Background: Pharmaceutical expenditure growth is a familiar feature in many Western health systems and is a real concern for policymakers. A state funded General Medical Services (GMS) scheme in Ireland experienced an increase in prescription expenditure of 414 % between 1998 and 2012. This paper seeks to explore the rationale for this growth by investigating the composition (Anatomical Therapeutic Chemical (ATC) Group level 1 & 5) and drivers of GMS drug expenditure in Ireland in 2012. Methods: A cross-sectional study was carried out on the Health Service Executive-Primary Care Reimbursement Service (HSE-PCRS) population prescribing database (n = 1,630,775). Three models were applied to test the association between annual expenditure per claimant whilst controlling for age, sex, region, and the pharmacology of the drugs as represented by the main ATC groups. Results: The mean annual cost per claimant was €751 (median = €211; SD = €1323.10; range = €3.27–€298,670). Age, sex, and regions were all significant contributory factors of expenditure, with gender having the greatest impact (β = 0.107). Those aged over 75 (β =1.195) were the greatest contributors to annual GMS prescribing costs. As regards regions, the South has the greatest cost increasing impact. When the ATC groups were included the impact of gender is diluted by the pharmacology of the products, with cardiovascular prescribing (ATC ‘C’) most influential (β = 1.229) and the explanatory power of the model increased from 40 % to 60 %. Conclusion: Whilst policies aimed at cost containment (co-payment charges; generic substitution; reference pricing; adjustments to GMS eligibility) can be used to curtail expenditure, health promotional programs and educational interventions should be given equal emphasis. Also policies intended to affect physicians’ prescribing behaviour include guidelines, information (about price and less expensive alternatives) and feedback, and the use of budgetary restrictions could yield savings in Ireland and can be easily translated to the international context.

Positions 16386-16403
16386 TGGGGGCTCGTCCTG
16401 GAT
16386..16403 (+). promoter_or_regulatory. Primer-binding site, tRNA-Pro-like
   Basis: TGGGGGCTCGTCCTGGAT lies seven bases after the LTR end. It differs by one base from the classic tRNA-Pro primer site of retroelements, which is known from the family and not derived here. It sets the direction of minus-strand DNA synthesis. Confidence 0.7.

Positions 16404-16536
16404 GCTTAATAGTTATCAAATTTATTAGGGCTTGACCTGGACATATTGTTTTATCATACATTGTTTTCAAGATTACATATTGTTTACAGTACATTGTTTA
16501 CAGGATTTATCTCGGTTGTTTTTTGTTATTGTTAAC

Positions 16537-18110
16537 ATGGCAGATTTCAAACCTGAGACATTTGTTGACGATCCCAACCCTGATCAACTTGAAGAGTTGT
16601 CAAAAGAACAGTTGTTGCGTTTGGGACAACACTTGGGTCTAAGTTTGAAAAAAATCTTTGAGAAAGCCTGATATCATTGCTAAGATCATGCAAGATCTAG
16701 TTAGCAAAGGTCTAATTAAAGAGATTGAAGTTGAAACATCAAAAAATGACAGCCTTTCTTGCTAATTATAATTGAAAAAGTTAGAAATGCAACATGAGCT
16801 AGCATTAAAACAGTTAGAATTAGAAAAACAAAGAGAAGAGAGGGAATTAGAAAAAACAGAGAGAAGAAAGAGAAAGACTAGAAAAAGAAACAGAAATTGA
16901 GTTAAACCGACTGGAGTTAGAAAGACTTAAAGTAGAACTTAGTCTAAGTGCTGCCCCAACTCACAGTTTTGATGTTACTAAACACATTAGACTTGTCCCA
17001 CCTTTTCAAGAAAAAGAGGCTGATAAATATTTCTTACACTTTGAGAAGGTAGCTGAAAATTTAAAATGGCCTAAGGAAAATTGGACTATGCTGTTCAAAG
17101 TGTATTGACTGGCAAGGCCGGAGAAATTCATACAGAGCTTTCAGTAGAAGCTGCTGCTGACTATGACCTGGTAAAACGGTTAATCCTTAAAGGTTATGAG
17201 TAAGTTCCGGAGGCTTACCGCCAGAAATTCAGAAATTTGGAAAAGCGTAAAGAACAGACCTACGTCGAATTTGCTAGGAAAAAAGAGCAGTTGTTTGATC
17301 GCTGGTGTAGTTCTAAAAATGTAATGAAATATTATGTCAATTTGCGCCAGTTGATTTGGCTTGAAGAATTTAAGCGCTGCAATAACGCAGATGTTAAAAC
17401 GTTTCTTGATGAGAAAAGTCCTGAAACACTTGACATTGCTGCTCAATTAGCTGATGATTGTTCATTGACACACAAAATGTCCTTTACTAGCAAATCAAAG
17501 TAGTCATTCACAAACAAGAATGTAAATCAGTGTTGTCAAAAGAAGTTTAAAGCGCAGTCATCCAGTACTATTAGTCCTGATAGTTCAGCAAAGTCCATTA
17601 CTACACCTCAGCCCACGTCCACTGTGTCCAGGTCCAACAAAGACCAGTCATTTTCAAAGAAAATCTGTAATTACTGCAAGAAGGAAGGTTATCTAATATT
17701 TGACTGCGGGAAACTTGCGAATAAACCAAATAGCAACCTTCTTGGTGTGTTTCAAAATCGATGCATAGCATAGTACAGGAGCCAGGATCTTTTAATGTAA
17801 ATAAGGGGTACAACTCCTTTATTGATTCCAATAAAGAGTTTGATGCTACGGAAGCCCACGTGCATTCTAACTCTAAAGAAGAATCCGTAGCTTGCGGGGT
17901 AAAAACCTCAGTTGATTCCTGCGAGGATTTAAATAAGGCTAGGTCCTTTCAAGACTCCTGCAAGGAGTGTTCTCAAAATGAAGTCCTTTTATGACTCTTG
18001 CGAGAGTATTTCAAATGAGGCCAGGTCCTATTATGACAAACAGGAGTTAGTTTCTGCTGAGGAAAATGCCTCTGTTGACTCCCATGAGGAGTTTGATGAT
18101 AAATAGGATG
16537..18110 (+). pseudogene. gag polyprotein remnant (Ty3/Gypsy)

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    A cost-effectiveness analysis of community water fluoridation for schoolchildren.
    (Springer, 2021-03-25) Cronin, Jodi; Moore, Stephen; Harding, Máiréad; Whelton, Helen; Woods, Noel; Health Research Board